I had a glimpse of him crossing the snowfield below the Lower Saddle. I increased my pace and finally met up with him while he rested at the Exum hut. He was a quiet man, words only spoken with purpose, a stark contrast to my excited bubbling speech as I filled him in on my plan. Besides my many questions, not a word of beta slipped his mouth. He remained tight-lipped about any climbing route information, probably thinking that I was yet another wacky tourist who will need a rescue later in the day. After a short rest he began the hike to the Upper Saddle. I was just one step behind him, like one of Konrad Lorenz’s goslings, firmly ‘imprinted’ on the first large moving object the goslings see after hatching. Feeling a bit guilty, I finally asked if he would mind the company. He responded softly that company might be enjoyable. During our evolving conversation and only due to my insistent probing, I learned that he had summited the Grand many times and had in fact put up several routes in the park and other places around the country. I felt giddy with delight, wanting to somersault with joy. What fortune to find this experienced and seasoned mountain man – a perfect climbing partner.
While hiking, we spoke about life. We discovered that we both looked at life as an adventure and taking risks as a welcomed spice. We talked about pushing oneself beyond the zone of comfort as the only way to gain experiences and to grow. We both agreed, that even if united in love or marriage, life was still a solo adventure. I was surprised and delighted by his views. I had found a like-minded soul.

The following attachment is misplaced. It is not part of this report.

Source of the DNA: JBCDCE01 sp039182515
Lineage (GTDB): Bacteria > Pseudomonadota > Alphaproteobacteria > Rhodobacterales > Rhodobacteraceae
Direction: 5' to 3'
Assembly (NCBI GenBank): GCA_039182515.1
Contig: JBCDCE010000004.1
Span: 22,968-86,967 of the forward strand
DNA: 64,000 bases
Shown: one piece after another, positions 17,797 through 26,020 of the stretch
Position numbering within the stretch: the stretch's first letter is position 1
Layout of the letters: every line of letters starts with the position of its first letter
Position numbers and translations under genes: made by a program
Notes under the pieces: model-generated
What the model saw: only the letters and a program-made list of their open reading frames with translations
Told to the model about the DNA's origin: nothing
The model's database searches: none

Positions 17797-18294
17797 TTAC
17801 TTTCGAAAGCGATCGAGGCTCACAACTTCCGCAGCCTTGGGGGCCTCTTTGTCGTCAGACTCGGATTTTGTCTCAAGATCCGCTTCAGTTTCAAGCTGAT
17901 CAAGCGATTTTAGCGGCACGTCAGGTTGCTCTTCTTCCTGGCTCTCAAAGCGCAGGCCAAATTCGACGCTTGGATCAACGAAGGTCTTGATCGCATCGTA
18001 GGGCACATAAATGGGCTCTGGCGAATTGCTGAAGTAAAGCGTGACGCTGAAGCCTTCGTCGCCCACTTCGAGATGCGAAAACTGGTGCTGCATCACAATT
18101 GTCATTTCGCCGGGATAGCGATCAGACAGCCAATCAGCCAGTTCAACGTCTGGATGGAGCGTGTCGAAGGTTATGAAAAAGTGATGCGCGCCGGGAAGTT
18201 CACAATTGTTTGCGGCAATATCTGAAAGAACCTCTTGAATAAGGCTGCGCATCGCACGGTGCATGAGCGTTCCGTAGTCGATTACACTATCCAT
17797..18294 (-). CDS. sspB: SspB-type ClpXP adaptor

While hiking quietly, he seemed deep in thought. Suddenly he mentioned an accident that had happened the previous day. It was a rappelling accident, he explained. I knew that it was dangerous to rappel the mountain with a single rope, which is all I had, but I knew it could be done. He offered no further explanation and I imagined that a climber had missed the end of the ropes by a couple of feet and had possibly twisted an ankle, causing a rescue. I made a mental note not to forget to make knots in the ends of my rope before rappelling.
Finally, we arrived at the Upper Saddle, the point where the path splits between the technical climbing of the Grand and the Enclosure Peak. Here, the mountain man suddenly announced: “Isa, today you will summit the Grand!” I was overjoyed. We would climb and summit as a team. Then he looked at me and declared to my utter surprise that he would continue on to the Enclosure Peak. Somehow I must have earned his trust however because he went on to explain the various crucial sections of the technical route I planned to climb. He wished me good luck as we shook hands and went on his way.
Totally stunned, I found myself alone. I remembered our conversation. Life was a solo adventure and it takes courage to step outside one’s comfort zone. The mountain man knew all along that he would not summit the Grand. But in a gentle way he had encouraged me to take the risk. I carried his calm and quiet confidence with me as I hiked up to the beginning of the Owen-Spaulding route. I had soloed easy and some moderate ice climbs, but I did not consider myself a solo climber. I knew, however, that the technical difficulties of the Owen-Spaulding route should not present a problem. It was the sheer exposure that could rattle the nerves. Climbing unroped over thousands of feet of vertical abyss, overlooking the Black Ice Couloir and the Valhalla Canyon, demanded calmness and focus.